For one, I wasn't subjected to random acts of sibling cruelty. For another, my vocabulary improved from listening to adults talk and reading lots of books - both the result of there being no one else to play with. Finally, there were no usage negotiations over telephones, bathrooms, clothing or cars.
And so when it came time to talk numbers with my husband (the youngest of four), there wasn't much debate. One would totally have worked for me, but I had no objections to two, if only so that as adults they'd have someone to compare notes with about who was crazier, Mom or Dad. (Editor's note: it's Mom.)
All that to say that in our house, the "How many kids should we have?" question has been settled for well over a decade. And yet just a couple of years ago, when it came time to decide on whether or not to give birth to a second business offering (a smid-cap), I found myself struggling with many of the same questions.*
[*We closed our small-cap product when it reached $1.5 billion in assets under management, understanding that with a concentrated small-cap portfolio, the limits of investments physics are quite clear. We can't run billions in a small-cap concentrated portfolio without cheating, e.g., several different 35 stock portfolios, gradually increasing the position count, buying large-cap stocks, something we wouldn't dream of doing.]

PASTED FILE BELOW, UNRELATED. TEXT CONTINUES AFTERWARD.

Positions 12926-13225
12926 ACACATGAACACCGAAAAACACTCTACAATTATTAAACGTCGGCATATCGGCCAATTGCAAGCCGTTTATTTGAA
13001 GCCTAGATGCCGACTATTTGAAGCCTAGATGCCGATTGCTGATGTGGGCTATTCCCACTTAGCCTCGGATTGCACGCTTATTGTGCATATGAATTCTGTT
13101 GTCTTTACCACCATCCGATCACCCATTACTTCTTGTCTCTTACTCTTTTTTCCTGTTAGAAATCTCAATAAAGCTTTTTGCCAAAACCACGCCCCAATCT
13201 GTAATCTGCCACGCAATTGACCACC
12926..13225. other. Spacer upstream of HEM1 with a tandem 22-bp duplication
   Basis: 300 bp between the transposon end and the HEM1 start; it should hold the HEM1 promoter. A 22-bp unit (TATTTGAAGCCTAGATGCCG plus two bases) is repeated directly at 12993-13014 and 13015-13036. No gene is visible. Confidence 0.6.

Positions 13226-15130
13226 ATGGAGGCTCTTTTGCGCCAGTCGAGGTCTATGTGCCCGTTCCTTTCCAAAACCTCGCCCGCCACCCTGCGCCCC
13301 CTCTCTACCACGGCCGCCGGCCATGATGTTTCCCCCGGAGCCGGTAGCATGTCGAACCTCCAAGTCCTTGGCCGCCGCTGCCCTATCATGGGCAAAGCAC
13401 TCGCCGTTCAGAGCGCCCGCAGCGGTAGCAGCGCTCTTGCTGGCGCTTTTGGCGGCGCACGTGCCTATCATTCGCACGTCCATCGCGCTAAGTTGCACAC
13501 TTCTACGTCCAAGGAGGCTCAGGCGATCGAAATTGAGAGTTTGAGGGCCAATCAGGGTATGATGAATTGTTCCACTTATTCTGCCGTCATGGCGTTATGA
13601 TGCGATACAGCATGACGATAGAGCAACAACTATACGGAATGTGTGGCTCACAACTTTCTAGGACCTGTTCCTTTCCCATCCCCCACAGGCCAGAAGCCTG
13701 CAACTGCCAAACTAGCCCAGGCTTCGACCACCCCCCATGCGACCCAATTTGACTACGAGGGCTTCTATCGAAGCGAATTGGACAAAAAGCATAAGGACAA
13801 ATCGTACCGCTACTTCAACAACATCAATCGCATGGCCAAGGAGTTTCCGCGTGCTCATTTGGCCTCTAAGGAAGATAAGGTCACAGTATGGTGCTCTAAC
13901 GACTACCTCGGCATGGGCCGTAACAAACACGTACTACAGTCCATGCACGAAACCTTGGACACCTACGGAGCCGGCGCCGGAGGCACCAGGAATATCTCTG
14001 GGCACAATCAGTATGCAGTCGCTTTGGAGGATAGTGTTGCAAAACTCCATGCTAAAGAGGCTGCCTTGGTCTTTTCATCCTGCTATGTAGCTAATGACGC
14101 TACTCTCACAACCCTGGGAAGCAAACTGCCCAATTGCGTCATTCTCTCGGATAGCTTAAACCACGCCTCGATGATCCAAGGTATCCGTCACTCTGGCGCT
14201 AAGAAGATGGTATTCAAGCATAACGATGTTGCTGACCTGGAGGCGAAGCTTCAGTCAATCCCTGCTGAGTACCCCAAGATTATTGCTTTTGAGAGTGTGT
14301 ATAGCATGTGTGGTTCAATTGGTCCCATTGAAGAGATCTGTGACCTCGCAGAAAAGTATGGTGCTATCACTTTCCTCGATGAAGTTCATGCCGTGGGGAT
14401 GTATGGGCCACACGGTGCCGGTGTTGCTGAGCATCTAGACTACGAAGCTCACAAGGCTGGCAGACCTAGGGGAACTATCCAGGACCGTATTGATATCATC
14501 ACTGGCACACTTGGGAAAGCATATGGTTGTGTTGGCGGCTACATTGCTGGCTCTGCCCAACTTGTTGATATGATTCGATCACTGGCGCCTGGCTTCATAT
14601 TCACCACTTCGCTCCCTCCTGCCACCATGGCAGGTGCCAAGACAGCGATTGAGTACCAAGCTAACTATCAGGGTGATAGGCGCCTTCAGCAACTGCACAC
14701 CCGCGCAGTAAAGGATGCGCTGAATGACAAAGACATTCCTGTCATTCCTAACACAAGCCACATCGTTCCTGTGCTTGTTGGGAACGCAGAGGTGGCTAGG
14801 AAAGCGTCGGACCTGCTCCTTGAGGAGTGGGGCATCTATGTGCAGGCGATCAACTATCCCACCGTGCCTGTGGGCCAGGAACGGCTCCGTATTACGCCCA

The benefits of a second product
If you've successfully birthed a business - any business - be it bait shop, tattoo parlor or money management firm, deciding to grow the "family" is cause for much soul-searching and internal debate, arguably more than when deciding on a second kid.
Will you grow too much or too fast? Will your resources be spread too thin? Can you handle the increased operational complexity? Will your business lose focus? And that all important question: what will your clients think?
In the end, we made the leap. Now, 14 months later, I can share with you three key benefits to launching a second product, all of which have their parallels in the child-rearing world: